Wikipedia:Bot requests

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This is a page for requesting tasks to be done by bots per the bot policy. This is an appropriate place to put ideas for uncontroversial bot tasks, to get early feedback on ideas for bot tasks (controversial or not), and to seek bot operators for bot tasks. Consensus-building discussions requiring large community input (such as request for comments) should normally be held at WP:VPPROP or other relevant pages (such as a WikiProject's talk page).

You can check the "Commonly Requested Bots" box above to see if a suitable bot already exists for the task you have in mind. If you have a question about a particular bot, contact the bot operator directly via their talk page or the bot's talk page. If a bot is acting improperly, follow the guidance outlined in WP:BOTISSUE. For broader issues and general discussion about bots, see the bot noticeboard.

Before making a request, please see the list of frequently denied bots, either because they are too complicated to program, or do not have consensus from the Wikipedia community. If you are requesting that a template (such as a WikiProject banner) is added to all pages in a particular category, please be careful to check the category tree for any unwanted subcategories. It is best to give a complete list of categories that should be worked through individually, rather than one category to be analyzed recursively (see example difference).

Alternatives to bot requests

Note to bot operators: The {{BOTREQ}} template can be used to give common responses, and make it easier to keep track of the task's current status. If you complete a request, note that you did with {{BOTREQ|done}}, and archive the request after a few days (WP:1CA is useful here).

Please add your bot requests to the bottom of this page.
Make a new request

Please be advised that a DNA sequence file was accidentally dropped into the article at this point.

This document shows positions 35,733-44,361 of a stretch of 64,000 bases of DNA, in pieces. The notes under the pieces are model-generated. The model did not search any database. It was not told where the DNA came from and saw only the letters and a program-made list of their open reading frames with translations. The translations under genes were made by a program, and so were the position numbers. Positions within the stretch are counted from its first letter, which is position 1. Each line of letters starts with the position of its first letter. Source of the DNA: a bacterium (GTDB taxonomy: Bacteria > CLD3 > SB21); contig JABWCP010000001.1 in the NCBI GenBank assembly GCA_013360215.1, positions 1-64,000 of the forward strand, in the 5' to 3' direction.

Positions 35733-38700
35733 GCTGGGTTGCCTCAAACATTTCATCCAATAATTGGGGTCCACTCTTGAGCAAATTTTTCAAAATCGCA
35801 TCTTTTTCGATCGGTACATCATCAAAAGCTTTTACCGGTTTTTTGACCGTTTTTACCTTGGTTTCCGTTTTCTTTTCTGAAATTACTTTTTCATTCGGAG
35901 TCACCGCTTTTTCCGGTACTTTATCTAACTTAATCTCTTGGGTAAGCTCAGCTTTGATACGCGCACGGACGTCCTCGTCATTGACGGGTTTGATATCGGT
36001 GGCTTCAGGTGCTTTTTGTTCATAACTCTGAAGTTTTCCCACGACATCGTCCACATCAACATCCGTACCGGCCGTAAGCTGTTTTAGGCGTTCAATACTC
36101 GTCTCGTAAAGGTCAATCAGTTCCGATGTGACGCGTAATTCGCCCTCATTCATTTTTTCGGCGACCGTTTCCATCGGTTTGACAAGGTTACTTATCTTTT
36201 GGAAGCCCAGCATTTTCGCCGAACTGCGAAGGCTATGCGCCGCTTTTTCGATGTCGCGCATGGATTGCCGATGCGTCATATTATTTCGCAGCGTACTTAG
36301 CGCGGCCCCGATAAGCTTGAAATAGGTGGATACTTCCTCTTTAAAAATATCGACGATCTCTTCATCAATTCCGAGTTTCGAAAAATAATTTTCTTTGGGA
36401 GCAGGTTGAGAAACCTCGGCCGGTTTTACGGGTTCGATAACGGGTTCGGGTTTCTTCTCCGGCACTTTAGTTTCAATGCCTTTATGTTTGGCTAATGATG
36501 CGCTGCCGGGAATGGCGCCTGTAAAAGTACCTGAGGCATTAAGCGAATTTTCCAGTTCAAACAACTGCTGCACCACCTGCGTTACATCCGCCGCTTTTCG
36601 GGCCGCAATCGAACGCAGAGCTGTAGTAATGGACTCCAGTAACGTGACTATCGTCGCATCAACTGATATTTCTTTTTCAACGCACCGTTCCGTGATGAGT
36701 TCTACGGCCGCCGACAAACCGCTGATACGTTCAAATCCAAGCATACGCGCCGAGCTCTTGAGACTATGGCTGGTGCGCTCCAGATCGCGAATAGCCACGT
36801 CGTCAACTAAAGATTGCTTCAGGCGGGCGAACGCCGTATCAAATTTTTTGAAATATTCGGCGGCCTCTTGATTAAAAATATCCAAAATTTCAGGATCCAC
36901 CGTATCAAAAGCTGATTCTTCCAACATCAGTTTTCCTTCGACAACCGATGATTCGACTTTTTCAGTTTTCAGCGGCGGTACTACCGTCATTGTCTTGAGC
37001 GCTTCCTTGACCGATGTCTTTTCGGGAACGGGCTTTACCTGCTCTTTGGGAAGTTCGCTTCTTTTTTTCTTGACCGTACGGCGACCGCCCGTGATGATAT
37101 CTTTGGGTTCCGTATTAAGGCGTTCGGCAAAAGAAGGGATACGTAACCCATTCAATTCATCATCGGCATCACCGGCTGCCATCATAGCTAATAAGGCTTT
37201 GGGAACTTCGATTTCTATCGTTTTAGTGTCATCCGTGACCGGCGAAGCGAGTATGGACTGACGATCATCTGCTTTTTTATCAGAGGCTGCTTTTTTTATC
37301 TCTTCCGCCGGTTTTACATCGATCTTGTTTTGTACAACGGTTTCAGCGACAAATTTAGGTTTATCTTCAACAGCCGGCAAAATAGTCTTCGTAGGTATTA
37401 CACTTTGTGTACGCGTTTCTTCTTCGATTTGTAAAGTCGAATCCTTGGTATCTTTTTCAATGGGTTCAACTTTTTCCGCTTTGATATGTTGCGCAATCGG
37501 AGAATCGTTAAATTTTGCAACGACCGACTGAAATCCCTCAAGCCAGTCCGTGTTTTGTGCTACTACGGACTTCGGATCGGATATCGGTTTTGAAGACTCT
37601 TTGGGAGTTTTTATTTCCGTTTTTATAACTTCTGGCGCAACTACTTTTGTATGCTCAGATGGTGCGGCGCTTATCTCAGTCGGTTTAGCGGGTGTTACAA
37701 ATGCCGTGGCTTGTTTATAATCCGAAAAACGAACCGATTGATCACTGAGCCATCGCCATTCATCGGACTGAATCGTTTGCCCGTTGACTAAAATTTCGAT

Lists of new articles by subject[edit]

My kingdom for a bot that compiles new articles in a new subject area (e.g., added to a WikiProject's scope). @PresN, currently runs a script that does this manually (see one of the "New Articles" threads at WT:VG) but would love to be able to do this for other projects so that new editors get visibility/help and that the project can see the fruits of its efforts. (Also discussed at PresN's talk page.) Special:Contributions/InceptionBot currently finds articles that might be within scope but this proposal is instead a log of recent additions to a topic area (similar to how the 1.0 project compiles). It could be useful if delivered directly to a WikiProject/noticeboard page or, alternatively, updated on a single page and transcluded à la WP:Article alerts. czar 20:07, 15 December 2019 (UTC)

@Czar: This seems like a fairly simple task, but I want to make sure I have all the details right: For every wikiproject that opts-in, each week, generate a list of articles that had that wikiproject's tag added to their talk page within that week. Information about the article should be included, including importance and quality rating and author. Should non-articles (cats, templates, files, etc) be considered as well, or just articles? What about drafts? Are newly-created redirects important? Do you want articles that were removed from the WikiProject, deleted or redirected too (this would make it more complex)? --AntiCompositeNumber (talk) 20:04, 3 February 2020 (UTC)